Flying into this spectacular modern metropolis it will be hard to spot evidence of the small, isolated town it was as late as the last century. Look a little closer, however, and its heritage is everywhere – not least at the Masmak Fort slap-bang in the centre of the city. Exploring Riyadh is your key to discovering all aspects of Saudi culture.
Built from mud and clay, the 19th-century Masmak Fort is an icon of Saudi history, being the place where the kingdom wrestled back control of Riyadh from the Al Rashid clan. It’s now a major museum, with key exhibits including old maps and photographs of Saudi life in the early 20th century. The National Museum delves a little deeper into Riyadh’s heritage, with artifacts from Arabian and Islamic history, and even dinosaur skeletons and a large meteorite found in the region. Other great archaeological finds can be found at the Antiquities Museum, which is part of King Saud University.
If seeking insight into Riyadh’s religious culture or simply a place for prayer, there is not one but two Grand Mosques – the Al Rajhi Grand Mosque and the King Khalid Grand Mosque.
People and Traditions
The people of Riyadh are very conservative and rooted in Saudi traditions even more so than other cities in the region. You’ll find them to be cautiously welcoming, but visitors should be mindful when it comes to discussing matters of religion or politics. Islam plays an important role in day-to-day life and the city is often bustling with pilgrims on their way to or from Mecca.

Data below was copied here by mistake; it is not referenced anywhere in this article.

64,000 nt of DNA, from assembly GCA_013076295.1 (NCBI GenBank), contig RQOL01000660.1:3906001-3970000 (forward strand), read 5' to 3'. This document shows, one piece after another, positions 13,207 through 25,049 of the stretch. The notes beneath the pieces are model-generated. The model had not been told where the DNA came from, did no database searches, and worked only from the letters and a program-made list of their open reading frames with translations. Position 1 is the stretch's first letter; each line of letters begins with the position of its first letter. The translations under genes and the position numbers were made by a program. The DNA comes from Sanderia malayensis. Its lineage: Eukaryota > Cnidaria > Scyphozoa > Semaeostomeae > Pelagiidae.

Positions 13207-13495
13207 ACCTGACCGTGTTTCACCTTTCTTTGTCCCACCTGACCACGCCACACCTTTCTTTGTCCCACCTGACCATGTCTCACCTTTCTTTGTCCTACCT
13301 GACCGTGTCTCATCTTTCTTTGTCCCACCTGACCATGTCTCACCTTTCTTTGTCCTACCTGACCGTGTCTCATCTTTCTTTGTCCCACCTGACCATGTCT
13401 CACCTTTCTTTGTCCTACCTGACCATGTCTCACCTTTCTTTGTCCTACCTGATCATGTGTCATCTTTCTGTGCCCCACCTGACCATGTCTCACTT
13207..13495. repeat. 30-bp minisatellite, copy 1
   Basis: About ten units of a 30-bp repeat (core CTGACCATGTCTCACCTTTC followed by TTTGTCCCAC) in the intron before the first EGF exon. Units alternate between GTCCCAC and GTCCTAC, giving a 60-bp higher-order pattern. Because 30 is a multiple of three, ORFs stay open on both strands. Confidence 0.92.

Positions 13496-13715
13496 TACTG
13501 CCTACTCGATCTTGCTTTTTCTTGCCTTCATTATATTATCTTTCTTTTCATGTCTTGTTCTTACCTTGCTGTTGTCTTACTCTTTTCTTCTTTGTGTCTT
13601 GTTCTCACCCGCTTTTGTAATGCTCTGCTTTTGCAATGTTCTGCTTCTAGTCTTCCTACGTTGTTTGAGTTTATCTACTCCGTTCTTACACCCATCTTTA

The city’s largest cultural event is the Janadriyah Festival, which lasts for two weeks in February and celebrates all aspects of Saudi culture. Plan you trip accordingly to witness traditional artisans at work, explore the heritage village, and enjoy authentic local entertainment from musicians and dancers.
The Riyadh climate is hot during the day and, at least throughout winter, cool at night. Temperatures regularly exceed 40ºC from May to September, but only half that from December to February. The cooler months also see temperatures plummet to lows of around 10ºC. March and April are the rainiest months, though still tend to be quite dry. Meanwhile, dust storms can occur throughout the year so it’s wise to keep an eye on the forecast.
Riyadh has several terrific parks, such as the King Abdullah Park and Salam Park, which is particularly well-suited to families due to its large lake and many play areas. There’s also the Riyadh Zoo, which is one of the finest in the region. It has a wonderful range of animals exhibited in conscientiously designed enclosures. For further respite from the urban sprawl, head to the Wadi Namar reservoir. It’s scenic and – so long as you don’t visit on weekends – also quite serene.
For shopping, Riyadh has many malls, including the Al Nakheel Mall, the Riyadh Gallery Mall and the Granada Centre. The most unique, however, is the Sky Shopping Mall up the Burj Al Faisaliyah. The Souq Al Jamal is also worth a visit, if only to watch traders bid on camels. Or for something more adventurous, why not go on a scuba-diving adventure in the city’s prehistoric Heet Cave?
The sights of Riyadh’s skyline include some of Saudi Arabia’s tallest buildings, including the striking Kingdom Tower, the Burj Al Faisaliyah, and the even more immense Burj Rafal. Both the Kingdom Tower and the Burj Al Faisaliyah provide breathtaking views from their viewing platforms, but if you visit only one, the former’s Sky Bridge is especially thrilling.
On the western outskirts of the city lies Old Dir’aiyah, which was the original home of the Saudi royal family. This spectacular archaeological site is home to many ruins of old clay houses and towers, as well as gardens, palm groves and well-kept estates.